Dollars & Sense

Kevin Rutherford

Why early tax prep is best

Kevin Rutherford | February 01, 2011

 

2010 is gone. April 15 will be here before you know it. It’s time to turn on the calculator, organize receipts and get prepared for an annual visit to your tax preparer.

There are many advantages to getting your income tax return completed as soon as possible. Perhaps the strongest is that it’s more likely that you will catch all possible deductions. You’ll literally save money by working ahead.

Your tax preparer will always be swamped the closer it gets to April 15. Better to have someone you’re paying give your business the full attention it deserves than to have your paperwork rushed through at the last minute.

Another advantage is that owner-operators have large fluctuations in income and expenses, which leads to very different tax situations year to year. If there is an ugly surprise in store for you, it’s better to know about it sooner than later so you can plan a response.

Also, preparing records gives you insight to improve your record-keeping for this tax year as you realize shortcomings. Every time you struggle to find a receipt or an expense, stop and design a better way to track it this year. You will continue to struggle with record-keeping – and continue to pay too much tax – if you rely on last-minute organization.

 

Before you hand over your paper

Follow these steps to organize your paperwork and maximize your deductions with the least amount of hassle.

. time to work on this. If you are married, your spouse should be an integral part. Turn off the cell phones and e-mail. Allow at least a half day to get started.

2. List the ways you spend money. This means checks, debit cards, credit cards, company fuel cards, company settlements, cash, direct debits from checking and bank accounts. With this list, you’ll finder it much easier to catch deductions and expenses.

3. Gather up all paperwork. This includes check registers, checks, receipts, settlement sheets, bank statements, credit card statements, tax documents, etc.

4. Verify gross income. Go through all 2010 settlements and figure out which number is gross income for each. Add them and check that it matches the total on your 1099.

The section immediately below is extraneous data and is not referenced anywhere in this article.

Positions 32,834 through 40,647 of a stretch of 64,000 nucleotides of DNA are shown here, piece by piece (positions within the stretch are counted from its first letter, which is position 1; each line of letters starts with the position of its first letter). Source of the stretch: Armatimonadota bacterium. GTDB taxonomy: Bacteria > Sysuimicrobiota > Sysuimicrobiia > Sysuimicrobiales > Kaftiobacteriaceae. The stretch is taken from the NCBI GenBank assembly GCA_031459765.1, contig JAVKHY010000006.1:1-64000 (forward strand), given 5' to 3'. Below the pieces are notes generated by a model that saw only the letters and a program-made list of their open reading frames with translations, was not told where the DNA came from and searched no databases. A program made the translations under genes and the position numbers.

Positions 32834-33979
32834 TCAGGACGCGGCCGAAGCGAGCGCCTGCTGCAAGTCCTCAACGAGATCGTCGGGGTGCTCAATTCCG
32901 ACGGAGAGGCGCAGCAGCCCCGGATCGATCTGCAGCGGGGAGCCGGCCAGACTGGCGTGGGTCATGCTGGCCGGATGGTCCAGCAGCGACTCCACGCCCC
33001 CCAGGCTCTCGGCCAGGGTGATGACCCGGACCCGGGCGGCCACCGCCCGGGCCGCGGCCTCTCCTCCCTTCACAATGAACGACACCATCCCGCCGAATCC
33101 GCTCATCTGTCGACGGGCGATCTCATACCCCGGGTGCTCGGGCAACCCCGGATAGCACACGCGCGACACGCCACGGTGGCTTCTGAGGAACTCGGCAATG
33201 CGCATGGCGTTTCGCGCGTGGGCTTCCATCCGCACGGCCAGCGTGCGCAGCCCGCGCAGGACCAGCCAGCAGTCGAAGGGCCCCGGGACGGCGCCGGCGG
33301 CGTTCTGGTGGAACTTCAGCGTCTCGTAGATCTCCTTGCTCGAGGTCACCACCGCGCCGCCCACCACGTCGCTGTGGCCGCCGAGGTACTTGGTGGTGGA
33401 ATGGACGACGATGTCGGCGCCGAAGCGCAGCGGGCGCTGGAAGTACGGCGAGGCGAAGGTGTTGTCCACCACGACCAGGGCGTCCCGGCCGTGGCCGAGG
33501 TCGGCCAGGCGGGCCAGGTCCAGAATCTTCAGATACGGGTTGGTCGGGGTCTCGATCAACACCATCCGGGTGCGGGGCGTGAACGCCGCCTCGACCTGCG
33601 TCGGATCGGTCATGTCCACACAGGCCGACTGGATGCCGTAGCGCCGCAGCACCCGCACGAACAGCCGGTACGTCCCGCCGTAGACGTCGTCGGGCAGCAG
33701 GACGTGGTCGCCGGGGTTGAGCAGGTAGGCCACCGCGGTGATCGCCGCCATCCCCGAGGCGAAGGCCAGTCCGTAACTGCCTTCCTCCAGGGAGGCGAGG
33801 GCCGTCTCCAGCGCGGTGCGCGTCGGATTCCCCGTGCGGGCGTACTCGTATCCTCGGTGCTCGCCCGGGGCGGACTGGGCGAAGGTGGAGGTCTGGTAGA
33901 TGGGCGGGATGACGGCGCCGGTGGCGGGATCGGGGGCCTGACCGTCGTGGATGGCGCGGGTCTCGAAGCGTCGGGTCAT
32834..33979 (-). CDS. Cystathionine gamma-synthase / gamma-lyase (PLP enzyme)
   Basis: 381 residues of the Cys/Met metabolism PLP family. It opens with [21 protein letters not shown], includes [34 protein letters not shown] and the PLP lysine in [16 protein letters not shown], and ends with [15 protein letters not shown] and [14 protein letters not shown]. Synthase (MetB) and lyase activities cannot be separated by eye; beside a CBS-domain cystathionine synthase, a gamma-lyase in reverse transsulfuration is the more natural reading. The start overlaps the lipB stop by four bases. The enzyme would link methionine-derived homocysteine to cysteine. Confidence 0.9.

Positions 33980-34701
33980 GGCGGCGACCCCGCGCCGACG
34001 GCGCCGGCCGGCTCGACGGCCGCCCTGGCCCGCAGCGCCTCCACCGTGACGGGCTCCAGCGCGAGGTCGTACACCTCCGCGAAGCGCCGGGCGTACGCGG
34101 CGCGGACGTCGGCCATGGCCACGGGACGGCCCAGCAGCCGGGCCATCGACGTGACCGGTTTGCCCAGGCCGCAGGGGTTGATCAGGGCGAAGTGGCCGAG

5. Organize all documents. Clear off plenty of table space. Make piles and organize the documents logically. Separate by income and expense. (If you use an accounting service that does this for you, skip steps 5 and 6.)

6, Total your expenses. Separate expenses into categories as they will be reported on the tax return, such as maintenance, tolls, etc. Using a calculator with a register tape, add all of the receipts in each expense category. Hit the total button, tear off the tape and staple it to the matching receipts. Then add them all up one more time to double-check.

7. Make an appointment with your tax preparer. Call as soon as possible and keep the appointment. Then take a break and reward yourself for getting this done early.

8. Review your work. Schedule time before meeting your tax preparer to review all of your lists and categories. Rake your memory to see if obvious deductions are missing. You’ll be surprised what you might catch and how much money you save. n

 

Expense Categories

These are some of the common expenses that could apply to your operation. All must be business-related:

Car

Fees & commissions

Insurance

Interest paid

Legal fees

Accounting fees

Office expenses

Rent or lease

Maintenance

Supplies

Taxes & license

Travel

Per diem

Utilities

Wages & payroll

Fuel, oil & additives

Scale fees

Tolls & parking

Loading & unloading

Physicals & drug testing

Laundry

 

Kevin Rutherford is an accountant, small-fleet owner and the host of “Trucking Business & Beyond,” which airs on Sirius XM Radio’s Road Dog Trucking Radio. Contact Rutherford through his website, www.LetsTruck.com.

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